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Greek banks open for business

Greek banks open for business

The rumbles from investors touting an interest rate rise from the United States on the visible horizon continue to grow louder. While at odds with the buoyancy from the US currency is some weakness in the gold prices, which have caved to a low of around five years – this is likely given the lack of inflation from the major economies, meaning that gold is not particularly attractive as a hedge currently. The US has produced some positive and consistent data during the past few months and, coupled with strong indicators of resolution for the Greek scenario, finally there could be some easing of stresses to the global market.

The Greek banks are set to re-open today after being closed for three weeks. They were closed in order to stop a run on withdrawals which might place their deposits in jeopardy as people rush to take their money out – as has happened in other market crashed before – and a limit was applied to the amount of money that could be withdrawn from accounts on a daily basis. There are still some restrictions that apply, for example they may not deposit cash or pay international transfers but will be able to pay bills and access safety deposit boxes etc. There has been much relief from the Greek citizens in finally being able to restore some normality in the wake of bailout negotiations.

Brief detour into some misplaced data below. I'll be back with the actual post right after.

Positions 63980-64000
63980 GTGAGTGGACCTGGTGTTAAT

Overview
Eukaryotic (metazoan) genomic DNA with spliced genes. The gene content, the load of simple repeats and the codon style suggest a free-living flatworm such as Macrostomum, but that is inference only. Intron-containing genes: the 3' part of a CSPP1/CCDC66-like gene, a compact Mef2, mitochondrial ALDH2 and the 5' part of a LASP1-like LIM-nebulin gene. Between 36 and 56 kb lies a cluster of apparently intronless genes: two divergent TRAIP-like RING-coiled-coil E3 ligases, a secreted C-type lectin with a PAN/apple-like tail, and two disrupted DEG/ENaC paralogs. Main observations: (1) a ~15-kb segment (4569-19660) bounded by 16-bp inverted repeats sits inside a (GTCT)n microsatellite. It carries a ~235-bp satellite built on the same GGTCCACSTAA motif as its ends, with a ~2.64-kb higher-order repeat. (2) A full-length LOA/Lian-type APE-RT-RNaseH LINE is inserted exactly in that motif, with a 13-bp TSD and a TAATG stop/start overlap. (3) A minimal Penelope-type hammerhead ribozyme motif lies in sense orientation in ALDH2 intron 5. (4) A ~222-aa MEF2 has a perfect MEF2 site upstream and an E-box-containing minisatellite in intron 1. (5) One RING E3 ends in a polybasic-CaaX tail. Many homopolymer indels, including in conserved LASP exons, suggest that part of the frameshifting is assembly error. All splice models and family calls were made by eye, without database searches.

Barclays is undergoing a significant structural metamorphosis, after releasing Chief Executive, Antony Jenkins, earlier in July the banking giant is due to cut a quarter of its workforce by 2017. Really, the pace of cuts is important and an incoming leader is expected to make cuts faster than the recently ousted predecessor. The bank has had ‘chronic underperformance’ issues and is targeting double its existing share price.

There is not a great deal of top tier data to receive today. Yesterday the Rightmove house price index showed a significant move upwards year on year but a large move downwards month on month. Today we see some Net Borrowing detail for the UK and apart from this, not much else of note. 

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